I am starting to look like you and become a real frugal Dutchman
In the Netherlands, the Prime Minister goes to work by bicycle. I know that image. Slowly I got used to the sober Dutch culture. Dutch people who are powerful do not have to show that with things. What they say or do is important here, not the size of their house, palace or car. I was hardly surprised when I recently saw the mayor of Arnheim shopping in my supermarket in Arnheim Presikhaaf. I thought it was a beautiful sight.
Now that I, as a newcomer, think I know the country and its habits, I suddenly see events that surprise me. I was invited on a public holiday for all volunteers from Refugee Intermidiate Workers. The party was at the Burgers ’Zoo in Arnheim. Half the zoo was rented and we were allowed to eat and drink as much as we wanted. Free. I didn’t understand anything. There is never any money at Refugee Intermidiate Workers? That’s why volunteers don’t get paid? Then why suddenly such a huge party that costs so much money? And what should we do at the zoo?
I had experienced it before. As a volunteer at the Eusebius Church in Arnheim we worked for three days on the preparation of an event of the municipality of Arnhem. A truck brought chairs, posters and special websites were designed, all for one afternoon. The municipality had something to present and wanted to do it at a special location. But the town hall is next to the church, the halls are beautiful there and the coffee is free from the machine. A good idea does not suddenly improve if it is presented at an expensive location. I am starting to look more and more like you. I am becoming a real economical Dutchman.
A goal in mind
I wanted to become an architect from an early age. I didn’t have enough points on my final exam in Syria to be able to study architecture, so I studied law. Once in the Netherlands I was advised not to study architecture here either, because there is not enough work to do. Well, everyone who reads my columns more often knows that I shall die because I am not able to find work as a lawyer, so I chose a different study program: Industrial Product Design at HAN. Some students in my study are allowed to do an internship with interior architect and product designer Kees Marcelis. Oh, I am a fan of his work. Sometimes, if I have no inspiration, I swipe through his designs for a while. At HAN it is a reason to walk with your nose in the air, if you can do an internship at Marcelis. I sent him a message on Facebook, to compliment him on his work and to ask if I could come and talk. “The Dutch never do that,” he told me later when I came to see him. ,,That is why you are very welcome. Nice that you just ask directly.”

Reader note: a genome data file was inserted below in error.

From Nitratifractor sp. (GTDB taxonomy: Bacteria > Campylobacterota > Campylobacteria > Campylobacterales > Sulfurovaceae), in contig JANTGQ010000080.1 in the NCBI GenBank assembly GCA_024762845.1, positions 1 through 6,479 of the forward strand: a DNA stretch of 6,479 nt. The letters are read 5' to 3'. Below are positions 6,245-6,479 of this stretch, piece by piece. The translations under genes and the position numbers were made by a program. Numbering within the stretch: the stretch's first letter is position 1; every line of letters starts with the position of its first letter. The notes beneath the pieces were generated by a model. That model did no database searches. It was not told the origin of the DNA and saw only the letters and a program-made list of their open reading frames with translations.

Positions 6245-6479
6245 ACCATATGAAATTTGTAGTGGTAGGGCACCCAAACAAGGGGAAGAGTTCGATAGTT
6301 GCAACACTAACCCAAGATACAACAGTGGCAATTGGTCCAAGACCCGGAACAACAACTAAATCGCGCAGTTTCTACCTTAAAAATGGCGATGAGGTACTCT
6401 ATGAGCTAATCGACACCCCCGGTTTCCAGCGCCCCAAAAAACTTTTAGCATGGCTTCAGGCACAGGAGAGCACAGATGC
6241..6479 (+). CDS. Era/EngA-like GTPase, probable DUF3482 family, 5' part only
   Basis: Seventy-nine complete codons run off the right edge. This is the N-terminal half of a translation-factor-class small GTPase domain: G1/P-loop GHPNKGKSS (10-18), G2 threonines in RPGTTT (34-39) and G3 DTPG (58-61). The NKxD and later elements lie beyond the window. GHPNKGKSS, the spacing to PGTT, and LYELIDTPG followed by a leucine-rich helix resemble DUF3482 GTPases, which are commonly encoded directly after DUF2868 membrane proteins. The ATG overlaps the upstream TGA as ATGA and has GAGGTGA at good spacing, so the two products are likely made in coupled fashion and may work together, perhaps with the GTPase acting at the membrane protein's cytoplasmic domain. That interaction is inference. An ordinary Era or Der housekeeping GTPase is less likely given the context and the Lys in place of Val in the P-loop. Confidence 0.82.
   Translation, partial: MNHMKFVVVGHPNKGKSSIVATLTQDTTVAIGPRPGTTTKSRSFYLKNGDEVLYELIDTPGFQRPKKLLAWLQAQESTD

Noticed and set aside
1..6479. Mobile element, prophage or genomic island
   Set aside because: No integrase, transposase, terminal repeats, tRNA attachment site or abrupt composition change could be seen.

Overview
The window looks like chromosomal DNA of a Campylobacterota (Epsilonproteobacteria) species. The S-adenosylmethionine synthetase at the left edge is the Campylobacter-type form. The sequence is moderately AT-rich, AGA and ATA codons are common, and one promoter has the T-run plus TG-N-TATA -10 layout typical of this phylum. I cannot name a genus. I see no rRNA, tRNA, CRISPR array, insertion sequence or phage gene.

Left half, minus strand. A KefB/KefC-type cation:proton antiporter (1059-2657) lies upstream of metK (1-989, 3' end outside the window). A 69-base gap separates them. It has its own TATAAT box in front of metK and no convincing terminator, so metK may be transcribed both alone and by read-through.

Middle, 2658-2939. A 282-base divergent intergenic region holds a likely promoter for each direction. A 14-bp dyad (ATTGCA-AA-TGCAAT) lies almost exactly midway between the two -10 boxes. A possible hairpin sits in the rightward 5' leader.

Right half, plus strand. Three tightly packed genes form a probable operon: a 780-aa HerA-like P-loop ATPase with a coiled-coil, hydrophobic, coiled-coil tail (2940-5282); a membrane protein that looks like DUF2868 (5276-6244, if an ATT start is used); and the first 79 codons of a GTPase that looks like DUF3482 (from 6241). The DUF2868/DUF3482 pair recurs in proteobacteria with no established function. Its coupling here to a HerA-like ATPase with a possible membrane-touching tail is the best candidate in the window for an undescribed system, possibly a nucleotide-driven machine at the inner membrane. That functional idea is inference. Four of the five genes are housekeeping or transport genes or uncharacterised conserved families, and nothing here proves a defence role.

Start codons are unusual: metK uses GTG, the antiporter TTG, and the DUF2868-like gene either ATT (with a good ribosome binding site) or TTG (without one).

His house, near the central station in Arnhem, was a work of art in every corner. He designed everything himself, from the stove to the lamp, to the walls and tables. I think that is great to do. And best of all: he said that as interns he prefers people from our education, because we are technically focused but we can also think creatively. I went to him uncertainly and without much hope for the future and went home as a proud IPO student. I have seen what I want to achieve and I feel it will work.
How can the people here not go to paradise?
Muslims go to heaven. Non-Muslims do not go to paradise. I always learned it that way. I thought that was fine, because I didn’t know any non-believing people in Syria. It was easy to believe that “the rest” would not go to paradise with us. The war in Syria changed the plan for my life. No longer do I spend my days between Muslims alone, because I came to the Netherlands. Here I live among “the rest”. Here I meet lovely people who take care of me, invite me into their house, cook for me, help me start up in the Netherlands and I even met a couple who took me home. All non-Muslims. Do they then earn nothing through these good deeds?
My Syrian friends in the Netherlands struggle with the same thoughts. How can the people here not go to paradise? They can’t help it that they were born here? That they don’t know Allah and can’t read an Arabic language?
When we pray, we all ask that question. We do not want to question the doctrine as we know it, but we feel so much sadness when we think of all the lovely people who do not go to heaven with us. “Together out, home together,” we joke. A Dutch friend said to me: if you look at it that way, it will be much nicer in hell, right? I thought of my friend Gijs, who makes me smile every day. When he comes to hell, it is indeed very pleasant there.
I’d rather go to heaven together with everyone. Our God is known as the great forgiver. I hope he is so forgiving that he turns a blind eye to the Dutch.